2. Human rights due diligence legislation in Europe
Since 2017, more and more European countries have addressed the issue of adverse human rights impacts in supply chains by enacting mandatory human rights due-diligence legislation (HRDD), rather than supply chain reporting legislation. The first was France with its "duty of vigilance" law which requires France's largest companies to develop, disclose and effectively implement a vigilance (due diligence) plan with measures to adequately identify risks and prevent serious and adverse impacts on human rights linked to the activities carried out by a business and its subsidiaries and suppliers. The legislation includes a requirement to remediate adverse human rights impacts and makes available mandatory injunctions to force compliance, as well as access to civil remedy for harms resulting from a company's failure to observe its duty of vigilance.
- June 2021 – Norway – the Transparency Act imposes a due diligence obligation on businesses to take all necessary measures to identify, cease, prevent, mitigate and remedy large Norwegian adverse impacts on human rights throughout their entire value chains.
- June 2021 – Germany - Supply Chains Act impacting the biggest German companies beginning on January 1, 2023 will require mandatory human rights due diligence and risk management. One feature of this law is the very significant fines including in some circumstances, fines of up to 2% of the business' annual global turnover (revenue) as well as the potential of exclusion from public procurement for up to three years.
- December 2021 – Netherlands – Announced plans to introduce mandatory human rights due diligence legislation in addition to its existing child labour law which already requires due diligence to be carried out.
On Feb. 23, 2022, the European Union adopted a proposal for a Directive on mandatory corporate sustainability due diligence. The Directive, if it becomes law, would apply to companies (a) with 500+ employees and more than €150 million of turnover in the EU and (b) companies with 250+ employees and more that €40 million of turnover in the EU and operating in defined high impact sectors such as textiles, agriculture, and mining. The rules will apply to this latter group two years later than the former group. The Directive would apply to the business's own operations as well as its subsidiaries and their "value chains" (direct and indirect business relationships).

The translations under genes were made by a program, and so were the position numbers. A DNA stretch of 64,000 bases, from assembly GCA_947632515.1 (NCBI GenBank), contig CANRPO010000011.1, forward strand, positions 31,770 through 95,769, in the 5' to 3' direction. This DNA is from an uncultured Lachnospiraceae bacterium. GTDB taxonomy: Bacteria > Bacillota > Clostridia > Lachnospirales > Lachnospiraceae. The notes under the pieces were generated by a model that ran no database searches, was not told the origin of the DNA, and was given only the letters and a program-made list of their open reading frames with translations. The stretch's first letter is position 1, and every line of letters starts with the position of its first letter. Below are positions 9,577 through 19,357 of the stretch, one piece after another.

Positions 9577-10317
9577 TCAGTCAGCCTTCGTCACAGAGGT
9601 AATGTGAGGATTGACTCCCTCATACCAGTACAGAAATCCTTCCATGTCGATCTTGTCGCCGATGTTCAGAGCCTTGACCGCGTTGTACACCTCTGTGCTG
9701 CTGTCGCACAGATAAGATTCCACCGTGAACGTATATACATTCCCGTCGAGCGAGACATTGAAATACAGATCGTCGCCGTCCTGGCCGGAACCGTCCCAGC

Under the Directive, businesses would be required to:
- Integrate due diligence into policies.
- Identify actual or potential adverse human rights and environmental impacts.
- Prevent or mitigate potential impacts.
- End or minimize actual impacts.
- Establish and maintain a complaints procedure.
- Monitor the effectiveness of the due diligence policy and measures.
- Publicly communicate on due diligence.
A duty to establish and oversee the implementation of the required due diligence processes and to integrate due diligence into corporate strategy will be imposed on directors. In addition, when directors act in the best interest of the business, they must consider the human rights, climate and environmental consequences of their decisions.
The Directive provides for the imposition of fines for non-compliance as well as a granting victims the right to bring legal action for damages that could have been avoided with appropriate due diligence measures.
Potential impact on Canadian businesses: Canadian businesses operating in the UK and Europe face a potential obligation to comply with the UK Modern Slavery Act, as well as current and upcoming mandatory human rights due diligence laws in other jurisdictions. As the EU Directive will require businesses to conduct due diligence on their entire global value chain, both upstream and downstream (all types of business relationships including suppliers, customers, investors, joint ventures, clients, licensees, franchisees, contractors, advisers, etc.), many Canadian businesses that are not operating in the EU will be required to report and certify (e.g., as a supplier or as a customer) to those EU businesses with whom it is doing business and that are subject to the EU Directive. For Canadian companies subject to the EU Directive, there is a risk of sanctions and civil liability.